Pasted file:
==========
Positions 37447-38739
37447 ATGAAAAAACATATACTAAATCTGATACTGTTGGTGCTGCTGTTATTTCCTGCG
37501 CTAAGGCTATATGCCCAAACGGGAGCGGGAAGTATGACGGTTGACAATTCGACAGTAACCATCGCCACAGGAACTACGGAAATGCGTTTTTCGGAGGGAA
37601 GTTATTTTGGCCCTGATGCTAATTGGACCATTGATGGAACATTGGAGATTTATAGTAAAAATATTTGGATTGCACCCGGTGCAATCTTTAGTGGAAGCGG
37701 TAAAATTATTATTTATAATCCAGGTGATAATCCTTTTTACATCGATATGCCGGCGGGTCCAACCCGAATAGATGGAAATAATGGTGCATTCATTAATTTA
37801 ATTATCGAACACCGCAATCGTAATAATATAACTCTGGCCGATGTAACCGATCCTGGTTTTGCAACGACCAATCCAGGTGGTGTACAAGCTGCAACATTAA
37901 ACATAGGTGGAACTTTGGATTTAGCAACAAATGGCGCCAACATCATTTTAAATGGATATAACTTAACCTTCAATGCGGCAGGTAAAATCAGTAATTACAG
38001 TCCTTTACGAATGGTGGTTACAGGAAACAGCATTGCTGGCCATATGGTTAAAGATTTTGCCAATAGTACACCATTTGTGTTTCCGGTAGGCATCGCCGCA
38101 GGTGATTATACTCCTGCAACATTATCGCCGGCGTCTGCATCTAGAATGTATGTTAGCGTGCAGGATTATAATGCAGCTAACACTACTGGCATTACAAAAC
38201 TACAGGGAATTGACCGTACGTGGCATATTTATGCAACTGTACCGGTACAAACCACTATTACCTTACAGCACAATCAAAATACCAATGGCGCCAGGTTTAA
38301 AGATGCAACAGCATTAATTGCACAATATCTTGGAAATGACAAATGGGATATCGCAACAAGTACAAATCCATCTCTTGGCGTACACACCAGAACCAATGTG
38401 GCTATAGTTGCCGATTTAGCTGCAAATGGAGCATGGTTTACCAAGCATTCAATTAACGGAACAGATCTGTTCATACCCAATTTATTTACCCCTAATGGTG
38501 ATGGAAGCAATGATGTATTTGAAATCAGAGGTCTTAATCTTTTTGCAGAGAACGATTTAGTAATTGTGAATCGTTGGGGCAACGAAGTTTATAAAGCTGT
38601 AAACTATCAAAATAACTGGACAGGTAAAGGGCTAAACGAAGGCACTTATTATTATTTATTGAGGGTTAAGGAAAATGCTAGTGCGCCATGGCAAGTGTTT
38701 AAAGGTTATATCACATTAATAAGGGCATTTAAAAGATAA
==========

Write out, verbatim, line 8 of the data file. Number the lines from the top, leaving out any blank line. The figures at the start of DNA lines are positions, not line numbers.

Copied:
38001 TCCTTTACGAATGGTGGTTACAGGAAACAGCATTGCTGGCCATATGGTTAAAGATTTTGCCAATAGTACACCATTTGTGTTTCCGGTAGGCATCGCCGCA